Similar to my prior post regarding the flattening of an XML, I now have a use case which involves flattening a csv file into single rows/records.
Using the attached csv input file, you can see that for a given Purchase Order, there are multiple rows. (The provider / source of the file breaks down the records within the purchase order by Header, Other, and Detail as per the “Record Type” attribute). documentDownloads20210707_0940_191689.csv (3.3 KB)
Since we don’t care about the record type attribute, we want to flatten the multiple rows into one, effectively making the ‘primary key’ the PO Number. This way all of the other details from the columns rolls up together.
I’ve attempted to use the previous project to flatten using ranks, matrix table, deduplicating rows… but I’m only ending up with 1 record whereas the source csv potentially has multiple (multiple PO #'s). See attached. flatten-csv.morph (14.5 KB)
Any other thoughts / suggestions as to how to parse the input csv and output to the desired single record(s) as noted above ?
In this case, all calculations should be done within groups of rows defined by column “PO Number”. Actions used in the project, such as “Enumerate” or “Unpivot”, support data transformation within groups of rows. So I’ve added grouping by PO number.
See the updated project below.
flatten-csv.morph (16.0 KB)
As always, appreciate the help! This worked perfectly.
@dgudkov - I’ve come up with a slightly challenging variation to this one. In my original example, the flattening generally worked, as the orders contained only 1 single line (one product) being ordered. In that situation, flattening works fine, as there is only one value to worry about for columns like product, SKU, etc. However, we’ve realized that there are other cases with mutiple products under the same PO number which is what was being used as the “primary key” to organize things. (See attached example of multiple order lines). po7305461_737309.csv (5.4 KB)
Since we were using the “fill gaps” and grouped by PO number we are only essentially getting 1 product whereas in this example there are 3.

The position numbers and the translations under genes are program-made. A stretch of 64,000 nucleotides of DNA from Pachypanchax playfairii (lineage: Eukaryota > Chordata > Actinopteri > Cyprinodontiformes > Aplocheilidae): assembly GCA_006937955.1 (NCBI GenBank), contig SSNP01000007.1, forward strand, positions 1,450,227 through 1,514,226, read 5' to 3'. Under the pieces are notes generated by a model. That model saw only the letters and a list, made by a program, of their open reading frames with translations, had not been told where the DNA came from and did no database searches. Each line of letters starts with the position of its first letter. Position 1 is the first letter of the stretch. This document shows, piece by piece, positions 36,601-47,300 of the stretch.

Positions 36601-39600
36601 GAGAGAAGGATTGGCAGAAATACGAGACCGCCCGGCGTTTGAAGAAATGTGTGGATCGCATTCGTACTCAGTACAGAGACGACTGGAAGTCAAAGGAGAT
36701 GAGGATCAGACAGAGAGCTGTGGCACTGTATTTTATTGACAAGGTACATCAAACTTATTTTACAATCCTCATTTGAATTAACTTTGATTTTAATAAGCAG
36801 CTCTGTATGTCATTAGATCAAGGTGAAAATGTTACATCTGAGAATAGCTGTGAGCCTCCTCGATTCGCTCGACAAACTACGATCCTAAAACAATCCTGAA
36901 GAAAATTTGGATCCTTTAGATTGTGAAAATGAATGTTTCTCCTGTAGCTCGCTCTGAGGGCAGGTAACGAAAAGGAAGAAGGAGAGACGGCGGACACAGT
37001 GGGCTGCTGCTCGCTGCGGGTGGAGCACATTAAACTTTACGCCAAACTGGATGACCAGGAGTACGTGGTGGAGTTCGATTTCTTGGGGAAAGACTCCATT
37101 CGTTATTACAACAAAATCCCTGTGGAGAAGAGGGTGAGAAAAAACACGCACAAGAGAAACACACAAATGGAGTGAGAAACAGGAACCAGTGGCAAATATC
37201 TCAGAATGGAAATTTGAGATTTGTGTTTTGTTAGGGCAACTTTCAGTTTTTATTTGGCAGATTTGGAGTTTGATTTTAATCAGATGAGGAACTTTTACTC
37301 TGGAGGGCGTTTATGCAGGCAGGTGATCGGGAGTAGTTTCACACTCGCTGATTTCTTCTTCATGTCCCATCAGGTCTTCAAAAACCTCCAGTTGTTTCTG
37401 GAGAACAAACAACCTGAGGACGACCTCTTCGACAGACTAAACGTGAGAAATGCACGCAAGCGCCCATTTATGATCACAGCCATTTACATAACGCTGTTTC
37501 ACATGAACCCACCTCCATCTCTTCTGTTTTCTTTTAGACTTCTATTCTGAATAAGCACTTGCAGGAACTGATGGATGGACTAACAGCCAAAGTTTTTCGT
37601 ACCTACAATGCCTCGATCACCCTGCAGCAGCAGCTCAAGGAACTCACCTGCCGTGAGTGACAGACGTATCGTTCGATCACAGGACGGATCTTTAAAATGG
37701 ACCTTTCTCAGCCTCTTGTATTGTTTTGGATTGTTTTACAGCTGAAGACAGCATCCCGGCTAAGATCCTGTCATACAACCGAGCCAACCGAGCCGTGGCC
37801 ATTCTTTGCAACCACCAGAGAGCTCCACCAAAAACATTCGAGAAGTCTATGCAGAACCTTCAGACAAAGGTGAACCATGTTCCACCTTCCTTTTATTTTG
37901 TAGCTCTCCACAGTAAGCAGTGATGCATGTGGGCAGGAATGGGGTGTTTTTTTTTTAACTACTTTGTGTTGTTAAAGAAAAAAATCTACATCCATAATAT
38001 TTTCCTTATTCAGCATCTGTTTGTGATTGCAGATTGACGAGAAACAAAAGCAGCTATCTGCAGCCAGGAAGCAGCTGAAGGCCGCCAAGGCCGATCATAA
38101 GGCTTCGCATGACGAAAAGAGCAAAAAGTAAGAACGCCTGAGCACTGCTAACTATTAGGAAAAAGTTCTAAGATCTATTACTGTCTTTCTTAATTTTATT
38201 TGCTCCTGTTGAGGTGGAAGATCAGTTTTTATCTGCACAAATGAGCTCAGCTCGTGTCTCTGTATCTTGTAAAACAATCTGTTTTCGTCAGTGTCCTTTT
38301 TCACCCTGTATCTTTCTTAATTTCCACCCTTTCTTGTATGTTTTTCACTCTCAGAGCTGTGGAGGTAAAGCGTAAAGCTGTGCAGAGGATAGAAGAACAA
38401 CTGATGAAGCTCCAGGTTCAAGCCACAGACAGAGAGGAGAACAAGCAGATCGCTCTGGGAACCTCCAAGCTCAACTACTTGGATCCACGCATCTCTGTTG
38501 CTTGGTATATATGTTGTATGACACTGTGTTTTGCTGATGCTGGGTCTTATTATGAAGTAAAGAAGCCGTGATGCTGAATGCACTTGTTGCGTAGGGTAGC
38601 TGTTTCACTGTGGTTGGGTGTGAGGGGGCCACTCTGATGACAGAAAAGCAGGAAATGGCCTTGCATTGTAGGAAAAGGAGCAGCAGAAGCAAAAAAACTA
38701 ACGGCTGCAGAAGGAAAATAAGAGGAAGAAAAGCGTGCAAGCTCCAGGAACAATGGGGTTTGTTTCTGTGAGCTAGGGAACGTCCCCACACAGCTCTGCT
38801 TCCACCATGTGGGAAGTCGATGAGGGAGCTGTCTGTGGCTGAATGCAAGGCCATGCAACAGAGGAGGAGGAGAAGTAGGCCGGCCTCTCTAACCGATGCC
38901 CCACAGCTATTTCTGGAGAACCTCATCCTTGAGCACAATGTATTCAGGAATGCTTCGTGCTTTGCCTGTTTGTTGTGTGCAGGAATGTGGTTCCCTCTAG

So I’m wondering if there’s even a way to flatten, such that in this case we’d have 3 rows in the output. Any of the unique values would be retained, any blanks would get filled, etc. Perhaps somehow keeping the highest value in “PO Line #” to determine how many rows to keep ?
My attached example is just 1 order… as per the earlier message, this could also contain multiple orders (and thus, each order could have multiple lines of products).
The approach is still the same - do the flattening within groups. Just in this case the groups are defined not only by “PO Number” but additionally by a product ID (e.g. SKU). You may need to create a synthetic group ID by concatenating PO Number and SKU.
I have tried a few different variations of what was suggested… grouping by PO Number + PO Line # (which is unique, and there is 1 line number per item ordered). Also tried to concatenate the PO Number + Line # to create a new unique identifier (Ex: PO1234567_1, PO1234567_2 etc) and then group by/enumerate using that UID… Doesn’t seem to quite do what’s needed though, as ultimately I still end up with only 1 record for the PO number, versus an appropriate # of records (rows) based on however many products were part of the order.
My latest input file and project files are here… not sure if there’s any other thoughts on how to tackle.
documentDownloads20210713_1009_550830.csv (12.0 KB) flatten-csv-ordertest.morph (16.1 KB)
Upon a closer look, I see a different picture. You have 3 data entities in one table, all linked to a PO number:
- Ordered items (14 columns, multiple lines per PO number)
- PO note/comment (1 column, one line per PO number)
- PO-level attributes (all other columns, one line per PO number)
Since you need to obtain a denormalized table with all the 3 entities, you just need to separate these 3 entities into 3 derived tables, remove empty rows to produce clean normalized datasets, then merge them back into one table using PO number as the key field.
Here is your example updated. See group “Semantic merge”. Notice the use of the “Left join” mode when merging PO items.
flatten-csv-ordertest.morph (21.6 KB)
Once again, thank you for the detailed explanation / teaching along the way… this works great!